Thomson (2003) explains that the manufacturing of motor vehicles is a global game. Thomson (2003) argues that Australia does not really have domestic businesses that manufacture motor vehicles as the three major car makers (GM Holden, Ford and Toyota) are all subsidiaries of foreign companies. However, this is not the case, GM Holden for example produces many cars a year in Australia for Australian consumers as well as engines for export.
The Ibis report (retrieved 1 August 2010) shows that the motor vehicle manufacturing industry in Australia is a $11.8 billion industry where 19,025 are employed. The industry is said to grow annually by 3.1% with just over 100 businesses working under the motor vehicle manufacturing banner. The industry in Australia exports $3 billion to overseas customers and manufacturing plants, this number is only said to expand because of globalization factors such as international trade.
Porters Five Forces Model
Porters Five Forces – Extended
1.Threat of new entrants
According to Wright (2008) the motor vehicle industry is volatile in Australia as there is an ever present threat of other international and domestic car companies entering the market, however form a standpoint of a totally new company entering the market this would be extremely hard. Wright (2008) explains that there is very high barriers of entry including; •High fixed costs
•Excessive number of participants within the industry
•Small size of domestic market
•Competition with some of the largest multinationals
As the passenger motor vehicle production has dropped over the years, seen through the -3.6% decline, (comparable to last year) the results have suggested that new entrants are simply from overseas manufacturers because; as Thomson (2003) puts it economies of production variation are lower overseas.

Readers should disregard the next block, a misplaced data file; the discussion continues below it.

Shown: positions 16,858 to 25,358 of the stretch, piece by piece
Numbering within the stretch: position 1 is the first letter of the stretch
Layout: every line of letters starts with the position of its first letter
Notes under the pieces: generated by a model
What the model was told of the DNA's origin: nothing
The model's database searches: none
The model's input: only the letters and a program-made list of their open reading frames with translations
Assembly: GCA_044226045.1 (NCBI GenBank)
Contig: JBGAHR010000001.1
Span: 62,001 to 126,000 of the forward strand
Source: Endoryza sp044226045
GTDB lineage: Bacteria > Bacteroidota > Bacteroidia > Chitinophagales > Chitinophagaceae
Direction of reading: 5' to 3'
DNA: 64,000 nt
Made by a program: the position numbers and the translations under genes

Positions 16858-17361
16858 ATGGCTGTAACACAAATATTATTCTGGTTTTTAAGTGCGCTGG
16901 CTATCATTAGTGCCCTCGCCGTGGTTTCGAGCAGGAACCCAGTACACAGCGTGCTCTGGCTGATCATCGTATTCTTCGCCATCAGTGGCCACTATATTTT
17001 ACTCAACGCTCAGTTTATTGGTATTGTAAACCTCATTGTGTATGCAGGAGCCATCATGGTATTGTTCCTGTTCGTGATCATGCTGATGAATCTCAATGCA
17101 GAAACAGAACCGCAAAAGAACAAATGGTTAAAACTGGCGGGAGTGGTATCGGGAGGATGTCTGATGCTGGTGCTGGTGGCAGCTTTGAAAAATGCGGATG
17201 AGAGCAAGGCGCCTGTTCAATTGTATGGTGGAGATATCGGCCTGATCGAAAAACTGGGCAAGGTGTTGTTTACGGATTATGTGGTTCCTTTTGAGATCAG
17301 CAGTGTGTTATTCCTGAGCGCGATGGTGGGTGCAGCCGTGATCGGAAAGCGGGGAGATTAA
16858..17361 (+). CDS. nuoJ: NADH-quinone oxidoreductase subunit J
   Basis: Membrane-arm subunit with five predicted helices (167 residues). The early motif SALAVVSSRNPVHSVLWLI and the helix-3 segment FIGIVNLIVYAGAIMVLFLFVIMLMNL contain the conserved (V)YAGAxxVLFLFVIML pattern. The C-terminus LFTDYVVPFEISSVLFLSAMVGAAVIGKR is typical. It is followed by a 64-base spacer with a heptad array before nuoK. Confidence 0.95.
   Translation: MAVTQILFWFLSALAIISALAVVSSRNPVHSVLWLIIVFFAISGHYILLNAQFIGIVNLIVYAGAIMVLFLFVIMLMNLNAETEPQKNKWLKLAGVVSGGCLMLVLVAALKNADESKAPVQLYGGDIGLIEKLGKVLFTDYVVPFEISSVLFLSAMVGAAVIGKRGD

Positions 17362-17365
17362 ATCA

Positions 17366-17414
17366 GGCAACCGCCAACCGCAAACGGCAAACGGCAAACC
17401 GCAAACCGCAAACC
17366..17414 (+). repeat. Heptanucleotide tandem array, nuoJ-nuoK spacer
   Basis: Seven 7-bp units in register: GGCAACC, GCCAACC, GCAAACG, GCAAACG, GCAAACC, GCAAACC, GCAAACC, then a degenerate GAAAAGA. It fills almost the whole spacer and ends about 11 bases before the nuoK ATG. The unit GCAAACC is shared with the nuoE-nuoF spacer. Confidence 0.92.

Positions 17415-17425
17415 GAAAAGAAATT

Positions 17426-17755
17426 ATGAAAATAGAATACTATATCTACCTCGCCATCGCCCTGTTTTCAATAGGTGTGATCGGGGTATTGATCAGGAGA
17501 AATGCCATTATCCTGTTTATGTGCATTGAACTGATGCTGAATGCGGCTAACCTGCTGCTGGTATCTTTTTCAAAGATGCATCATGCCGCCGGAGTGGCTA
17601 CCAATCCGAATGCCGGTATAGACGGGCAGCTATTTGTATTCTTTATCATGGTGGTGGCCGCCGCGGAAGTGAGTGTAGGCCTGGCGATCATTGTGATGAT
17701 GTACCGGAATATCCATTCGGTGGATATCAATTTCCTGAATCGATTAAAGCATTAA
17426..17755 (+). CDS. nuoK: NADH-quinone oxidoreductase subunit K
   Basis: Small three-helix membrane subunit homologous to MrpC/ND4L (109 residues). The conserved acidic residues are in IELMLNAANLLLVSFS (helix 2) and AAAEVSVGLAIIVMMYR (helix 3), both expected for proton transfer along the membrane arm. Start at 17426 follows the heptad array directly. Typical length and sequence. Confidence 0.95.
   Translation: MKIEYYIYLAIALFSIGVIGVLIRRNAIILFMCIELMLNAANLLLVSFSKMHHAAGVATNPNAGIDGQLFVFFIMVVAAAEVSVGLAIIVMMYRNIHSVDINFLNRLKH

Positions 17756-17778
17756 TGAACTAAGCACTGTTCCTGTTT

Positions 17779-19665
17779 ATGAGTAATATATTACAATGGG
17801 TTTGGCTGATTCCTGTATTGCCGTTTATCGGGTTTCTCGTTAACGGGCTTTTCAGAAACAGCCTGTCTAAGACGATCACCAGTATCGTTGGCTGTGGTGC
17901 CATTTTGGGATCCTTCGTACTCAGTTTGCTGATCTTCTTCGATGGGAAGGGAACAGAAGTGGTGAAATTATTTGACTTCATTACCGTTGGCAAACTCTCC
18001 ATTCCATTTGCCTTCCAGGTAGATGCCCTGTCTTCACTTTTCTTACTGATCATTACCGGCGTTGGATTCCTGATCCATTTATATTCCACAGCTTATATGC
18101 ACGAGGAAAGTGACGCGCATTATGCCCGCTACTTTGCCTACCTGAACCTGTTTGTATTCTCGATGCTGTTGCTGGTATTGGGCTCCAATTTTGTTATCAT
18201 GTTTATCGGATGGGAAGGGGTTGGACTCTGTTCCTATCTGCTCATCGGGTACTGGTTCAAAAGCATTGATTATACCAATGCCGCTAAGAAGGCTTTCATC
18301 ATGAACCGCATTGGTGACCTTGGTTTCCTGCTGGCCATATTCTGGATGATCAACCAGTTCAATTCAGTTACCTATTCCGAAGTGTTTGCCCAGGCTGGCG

2.Bargaining power of buyers – ability to place the firm under pressure Ruthven (2004) notes that end consumers are very important to the survival of the industry, moreover economic down-turns and other uncontrollable environmental events can affect the decisions of expenditure for households, including motor vehicle purchasing. Within Australia the reduction of interest rates attempt to boost spending. Rather Ruthven (2004) suggests that Australians are more concerned about job losses, thus more movement in interest rates and income will determine whether or not spending on big purchase decisions such as motor vehicles will be made. Wright (2008) also notes that consumer sentiment will rise once again in 2010.
3.Bargaining power of suppliers
The bargaining power of suppliers relates directly to the market of inputs in the case of motor vehicle manufacturing the suppliers of raw materials. Key external drivers
•World exchange rates
oWhen the Australian dollar rises to much this means that imported cars and car parts are cheaper to run and buy within Australia •Price of crude oil
oThe price of oil affects the types of cars consumers buy, with an ever increasing oil price consumers turn towards alternative energy vehicles, LPG or hybrid engines •Import taxes
oIncreased prices for imported motors could be detrimental to Australian made cars with foreign parts.
•Domestic goods prices
oThere are cost pressures on manufactures of motor vehicles as the price of crude goods (metals) increase, these costs eventually get past on to end consumers
4.Threat of substitutes
Imports are considered a high and ever increasing opportunity for Australian car substitutes, with the rise of the Australian dollar and increasing fuel prices, imports are becoming ever more popular. Currently Australia buys $16.9 billion worth of imports with 45% of these from manufacturers in Japan. Furthermore with the increase in fuel prices LPG and hybrid vehicles will substitute normal petroleum...